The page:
I went to meet them only once in Patiala, where they were training. I saw wrestling for the first time on the mat. I couldn’t even sustain 30 seconds of that training, and these girls were doing it for 45 minutes. We are very quick in judging people’s failures, but we don’t think about what has gone into reaching that stage. I realised this is something people should know. From there, we went to Balali, and met Mahavir Singhji. I came back and got my team together, and we started writing.
Did you have Aamir Khan in mind all along?
When we wrote Dangal, we had no one in mind. We were so much in love with the characters of Mahavir and Geeta-Babita to even think of any actor at that point of time. When I narrated the screenplay to Sid [Siddharth Roy Kapur] and Ronnie [Screwvala], they asked me, ‘If we were to give you the liberty of choosing anybody, who would you choose?’ I took five seconds and said, ‘Aamir Khan.’ What’s the harm in asking? When we narrated to Aamir sir, he liked the script instantly. Sid said to me later, ‘This is the first time in my career that Aamir has said yes to a film after the first narration.’ But, Aamir also said, ‘I want to do it, but I don’t know when. If you guys are willing to wait, please wait, or please feel free to go ahead and make it with someone else.’
I was willing to wait because scripts like these don’t get written every day. Dangal should get the actor it deserves. After the second narration [a year later], he said, ‘I want to make it.’ We went into a celebratory mode for five days, and then got into pre-production.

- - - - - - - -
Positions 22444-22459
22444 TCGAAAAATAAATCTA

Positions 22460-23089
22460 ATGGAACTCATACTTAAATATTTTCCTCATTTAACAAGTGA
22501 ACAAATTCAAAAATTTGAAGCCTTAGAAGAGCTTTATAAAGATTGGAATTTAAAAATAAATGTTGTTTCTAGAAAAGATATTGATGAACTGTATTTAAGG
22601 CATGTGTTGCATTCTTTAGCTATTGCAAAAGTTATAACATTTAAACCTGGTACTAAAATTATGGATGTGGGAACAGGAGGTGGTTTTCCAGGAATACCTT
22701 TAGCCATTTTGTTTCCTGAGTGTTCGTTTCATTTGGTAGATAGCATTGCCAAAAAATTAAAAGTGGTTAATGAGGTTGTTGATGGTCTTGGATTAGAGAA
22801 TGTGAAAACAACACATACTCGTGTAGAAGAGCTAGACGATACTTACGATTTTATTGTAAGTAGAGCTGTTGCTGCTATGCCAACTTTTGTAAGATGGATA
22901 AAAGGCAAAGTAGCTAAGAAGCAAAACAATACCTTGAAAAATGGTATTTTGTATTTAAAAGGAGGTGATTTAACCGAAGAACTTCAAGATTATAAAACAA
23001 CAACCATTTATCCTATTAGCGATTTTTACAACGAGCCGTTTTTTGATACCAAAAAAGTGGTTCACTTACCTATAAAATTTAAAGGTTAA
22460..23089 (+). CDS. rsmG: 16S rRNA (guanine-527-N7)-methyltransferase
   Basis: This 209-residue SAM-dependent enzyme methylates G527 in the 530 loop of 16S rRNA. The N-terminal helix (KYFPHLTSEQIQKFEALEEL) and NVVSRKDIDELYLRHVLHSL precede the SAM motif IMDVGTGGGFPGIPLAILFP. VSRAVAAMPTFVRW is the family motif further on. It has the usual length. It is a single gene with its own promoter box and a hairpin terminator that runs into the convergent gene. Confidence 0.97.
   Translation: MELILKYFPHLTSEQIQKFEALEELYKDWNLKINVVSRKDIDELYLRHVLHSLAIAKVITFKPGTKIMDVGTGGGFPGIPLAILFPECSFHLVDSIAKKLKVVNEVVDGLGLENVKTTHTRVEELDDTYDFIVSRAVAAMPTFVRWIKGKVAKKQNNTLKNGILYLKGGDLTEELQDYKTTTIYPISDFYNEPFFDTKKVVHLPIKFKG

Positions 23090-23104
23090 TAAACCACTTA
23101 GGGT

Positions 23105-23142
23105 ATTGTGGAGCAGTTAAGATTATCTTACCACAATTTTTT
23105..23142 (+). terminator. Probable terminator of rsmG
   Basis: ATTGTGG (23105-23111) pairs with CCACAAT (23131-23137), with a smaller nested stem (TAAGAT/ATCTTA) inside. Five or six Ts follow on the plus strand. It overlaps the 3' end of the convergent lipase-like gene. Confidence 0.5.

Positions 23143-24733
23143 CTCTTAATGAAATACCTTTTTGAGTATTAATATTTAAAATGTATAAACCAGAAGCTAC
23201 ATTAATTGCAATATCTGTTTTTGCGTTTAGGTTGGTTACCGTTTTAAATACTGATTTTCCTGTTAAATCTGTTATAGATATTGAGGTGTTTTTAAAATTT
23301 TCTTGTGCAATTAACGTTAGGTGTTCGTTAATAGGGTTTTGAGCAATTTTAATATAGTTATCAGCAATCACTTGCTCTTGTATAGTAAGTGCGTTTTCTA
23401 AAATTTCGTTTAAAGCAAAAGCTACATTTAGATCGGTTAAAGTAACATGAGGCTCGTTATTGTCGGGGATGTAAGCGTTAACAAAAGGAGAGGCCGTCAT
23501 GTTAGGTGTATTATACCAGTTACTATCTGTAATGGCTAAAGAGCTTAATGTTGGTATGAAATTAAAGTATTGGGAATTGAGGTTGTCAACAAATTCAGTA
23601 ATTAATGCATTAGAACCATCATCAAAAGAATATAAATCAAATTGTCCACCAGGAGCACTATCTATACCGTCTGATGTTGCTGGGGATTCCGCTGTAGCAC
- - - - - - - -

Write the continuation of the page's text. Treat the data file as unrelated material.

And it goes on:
Didn’t you want well-known faces for the roles of Geeta and Babita?
It did cross my mind, but it wouldn’t have happened. Aamir Khan is an exception as an actor, and he has gone to unimaginable lengths to portray Mahavir Singh — even risking his health. I didn’t see any young girl in the industry who would have given two years of her life. I didn’t see anyone who would have bulked up for the role, chopped her hair, looked like a boy, gone through excruciating training and pain and learnt wrestling for one year. It just seemed too improbable.
Were you always interested in athletics?
I have been a sportsman my entire life. I used to represent IIT-Bombay in cricket. I represented my hostel in five sports at the time. So, I have been extremely active in extra-curricular activities, whether it was dramatics or sports. I’ve started watching wrestling now. I’ve realised most of my stories impact my life. I used to be indifferent to dogs. But, after Chillar Party, I’ve become more affectionate towards them. After Bhoothnath Returns, I’ve become more interested in elections and politics. After Dangal, I’ve become more interested in wrestling.
Are any of the problems in Haryana addressed in the film?
As you would have seen in the trailer, Mahavir Singh wants a boy. That’s a bias that does exist in our society. Despite having so many women achievers, this mindset exists. The girls are doing fabulously well in every field. Still the desire to have a boy supersedes everything. The film says, ‘If you give equal opportunity to a girl, if you have faith in her also, and if you push her to her limits, she can also be an achiever.’ A girl can also bring glory to the nation — all she needs is someone to believe in her. Which everyone needs. How many of us are self-made? All of us have had someone in our lives who pushed us in a particular direction. There’s always a coach, a guiding light. Whether, it’s a boy or a girl, everyone needs that. If a girl gets it, too, there’s no stopping her.